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GALLONS BREWED IN 2011 : 35
BUCKET 1 : Citra IPA 3
BUCKET 2 : Centenial Blonde
CARBOY 1 : Citrillo IPA
CARBOY 2 : Apfelwein
CARBOY 3 : Psyder test001
CARBOY 4 : empty
CARBOY 5 : Hopsplode
KEG 1 : Palefoot APA
KEG 2 : empty
KEG 3 : Star San
BOTTLED : Nothin'
BUILT: MLT W/Copper Manifold & Rotating Sparge Arm

 
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Old 11-24-2010, 09:54 PM   #7
strat_thru_marshall
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do not use sucrose in your starter. it will affect the enzymes that the yeast create, and if you use a large enough percentage of table sugar the new yeast that are created in the starter could be UNABLE to metabolize maltose! This is not opinion, this is fact. No simple sugars in a starter intended for beer.

 
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Old 11-24-2010, 09:57 PM   #8
Hermit
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Quote:
Originally Posted by Calder View Post
I'm not saying it will not work, but wisdom is that yeast get 'weak' when given simple sugars.

I would not do it. Justs seems to add additional complication for no benefit, and could be detrimental.
Quote:
Originally Posted by Anubis View Post
Don't use sugar. It won't shock your yeast to be in wort that has simple sugar. All it will do is make your yeast lazy and they won't go for the maltose. It WILL affect you attenuation, I would even add the sugar to your ferm only after it has died down and the yeast have eaten most of the maltose then add the sugar. About 72 hours into ferm then I add when using sugar. All you are doing is adding a 100% fermentable sugar, not for much more than added abv. It won't produce off flavors or really any flavor.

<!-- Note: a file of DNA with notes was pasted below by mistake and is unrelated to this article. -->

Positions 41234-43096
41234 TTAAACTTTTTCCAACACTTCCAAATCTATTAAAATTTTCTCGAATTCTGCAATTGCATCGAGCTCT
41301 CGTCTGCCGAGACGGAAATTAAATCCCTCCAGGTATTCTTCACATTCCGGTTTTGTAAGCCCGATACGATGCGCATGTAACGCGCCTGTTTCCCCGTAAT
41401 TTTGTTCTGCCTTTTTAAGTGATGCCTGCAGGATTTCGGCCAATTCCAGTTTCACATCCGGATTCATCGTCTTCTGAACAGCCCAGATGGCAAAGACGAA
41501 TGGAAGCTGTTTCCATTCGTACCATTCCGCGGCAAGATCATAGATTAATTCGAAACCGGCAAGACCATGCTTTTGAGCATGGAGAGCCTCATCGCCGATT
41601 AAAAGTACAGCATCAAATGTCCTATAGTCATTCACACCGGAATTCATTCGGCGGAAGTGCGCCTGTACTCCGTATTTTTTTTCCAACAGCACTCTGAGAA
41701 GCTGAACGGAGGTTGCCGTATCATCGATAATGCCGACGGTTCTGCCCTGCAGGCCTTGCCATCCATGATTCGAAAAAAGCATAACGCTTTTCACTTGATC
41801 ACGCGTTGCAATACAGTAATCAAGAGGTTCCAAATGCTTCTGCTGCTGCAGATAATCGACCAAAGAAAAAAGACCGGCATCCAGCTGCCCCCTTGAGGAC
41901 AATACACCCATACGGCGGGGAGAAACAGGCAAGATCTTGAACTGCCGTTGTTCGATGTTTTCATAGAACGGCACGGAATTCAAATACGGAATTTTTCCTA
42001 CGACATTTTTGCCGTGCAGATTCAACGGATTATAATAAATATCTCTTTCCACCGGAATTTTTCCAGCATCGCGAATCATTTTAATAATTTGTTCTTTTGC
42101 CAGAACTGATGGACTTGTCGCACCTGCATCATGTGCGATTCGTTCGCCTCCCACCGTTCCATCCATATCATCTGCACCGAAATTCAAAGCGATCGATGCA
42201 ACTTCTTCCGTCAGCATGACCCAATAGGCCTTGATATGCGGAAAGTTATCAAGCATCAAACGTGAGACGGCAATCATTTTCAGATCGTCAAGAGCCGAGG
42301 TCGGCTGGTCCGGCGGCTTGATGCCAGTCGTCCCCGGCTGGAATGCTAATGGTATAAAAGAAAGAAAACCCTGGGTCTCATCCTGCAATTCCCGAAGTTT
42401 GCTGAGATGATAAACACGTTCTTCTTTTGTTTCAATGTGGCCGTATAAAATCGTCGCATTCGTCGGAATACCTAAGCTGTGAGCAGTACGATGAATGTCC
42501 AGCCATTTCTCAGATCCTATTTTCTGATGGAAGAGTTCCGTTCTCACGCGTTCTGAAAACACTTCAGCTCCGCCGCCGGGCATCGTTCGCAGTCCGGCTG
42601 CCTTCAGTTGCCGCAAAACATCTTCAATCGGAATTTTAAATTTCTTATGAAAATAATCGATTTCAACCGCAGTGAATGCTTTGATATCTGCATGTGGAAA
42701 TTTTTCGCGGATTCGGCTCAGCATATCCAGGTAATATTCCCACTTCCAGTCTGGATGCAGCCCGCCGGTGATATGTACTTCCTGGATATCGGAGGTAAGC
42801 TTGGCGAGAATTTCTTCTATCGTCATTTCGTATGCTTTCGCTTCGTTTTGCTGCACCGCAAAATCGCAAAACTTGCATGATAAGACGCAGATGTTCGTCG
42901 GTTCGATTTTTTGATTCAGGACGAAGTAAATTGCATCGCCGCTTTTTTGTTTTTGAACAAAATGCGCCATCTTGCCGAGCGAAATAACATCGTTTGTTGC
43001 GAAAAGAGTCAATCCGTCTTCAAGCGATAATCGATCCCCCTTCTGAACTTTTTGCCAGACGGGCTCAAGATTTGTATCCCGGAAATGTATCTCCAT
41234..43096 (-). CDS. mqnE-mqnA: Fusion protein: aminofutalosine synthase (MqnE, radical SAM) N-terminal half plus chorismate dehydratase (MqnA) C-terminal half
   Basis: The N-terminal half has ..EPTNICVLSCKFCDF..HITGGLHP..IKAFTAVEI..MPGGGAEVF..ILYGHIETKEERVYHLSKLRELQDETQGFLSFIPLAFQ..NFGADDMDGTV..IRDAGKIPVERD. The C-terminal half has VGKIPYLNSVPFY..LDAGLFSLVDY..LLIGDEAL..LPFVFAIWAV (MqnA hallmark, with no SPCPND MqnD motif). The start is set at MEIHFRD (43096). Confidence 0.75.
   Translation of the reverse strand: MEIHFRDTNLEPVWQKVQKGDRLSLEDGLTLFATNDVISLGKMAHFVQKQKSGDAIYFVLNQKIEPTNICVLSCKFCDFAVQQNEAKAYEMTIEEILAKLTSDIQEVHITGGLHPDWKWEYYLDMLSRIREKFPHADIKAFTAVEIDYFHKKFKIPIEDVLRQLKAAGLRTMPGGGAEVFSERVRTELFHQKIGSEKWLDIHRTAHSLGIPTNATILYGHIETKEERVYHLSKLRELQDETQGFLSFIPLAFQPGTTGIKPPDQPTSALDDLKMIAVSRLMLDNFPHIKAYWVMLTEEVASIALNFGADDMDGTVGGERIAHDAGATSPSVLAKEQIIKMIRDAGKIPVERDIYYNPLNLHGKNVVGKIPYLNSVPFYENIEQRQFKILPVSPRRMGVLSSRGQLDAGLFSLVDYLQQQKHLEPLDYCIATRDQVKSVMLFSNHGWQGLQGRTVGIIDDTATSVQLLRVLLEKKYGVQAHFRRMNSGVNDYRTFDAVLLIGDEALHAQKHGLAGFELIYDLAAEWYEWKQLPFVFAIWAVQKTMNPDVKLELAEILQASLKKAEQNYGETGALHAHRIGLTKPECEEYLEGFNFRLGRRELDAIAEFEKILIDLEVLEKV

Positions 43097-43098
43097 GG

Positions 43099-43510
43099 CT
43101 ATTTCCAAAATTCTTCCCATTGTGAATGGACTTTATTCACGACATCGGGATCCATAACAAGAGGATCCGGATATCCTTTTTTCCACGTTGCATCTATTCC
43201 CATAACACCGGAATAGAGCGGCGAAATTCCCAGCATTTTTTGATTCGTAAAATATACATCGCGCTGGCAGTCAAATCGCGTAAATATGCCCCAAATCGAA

If you don't believe me others will be along shortly to say the same.
Is there any hard evidence for this? I know it gets repeated often, but I don't think yeast will lose their ability to digest maltose this quickly.

 
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Old 11-24-2010, 09:58 PM   #9
Hermit
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Quote:
Originally Posted by strat_thru_marshall View Post
do not use sucrose in your starter. it will affect the enzymes that the yeast create, and if you use a large enough percentage of table sugar the new yeast that are created in the starter could be UNABLE to metabolize maltose! This is not opinion, this is fact. No simple sugars in a starter intended for beer.
Have a link you can provide on this one? Thanks.

 
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Old 11-24-2010, 10:02 PM   #10
Walker
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guys... he's not saying he wants to use JUST simple sugar, or even A LOT of simple sugar. He is suggesting making a starter wort that closely resembles the wort he will actually be brewing.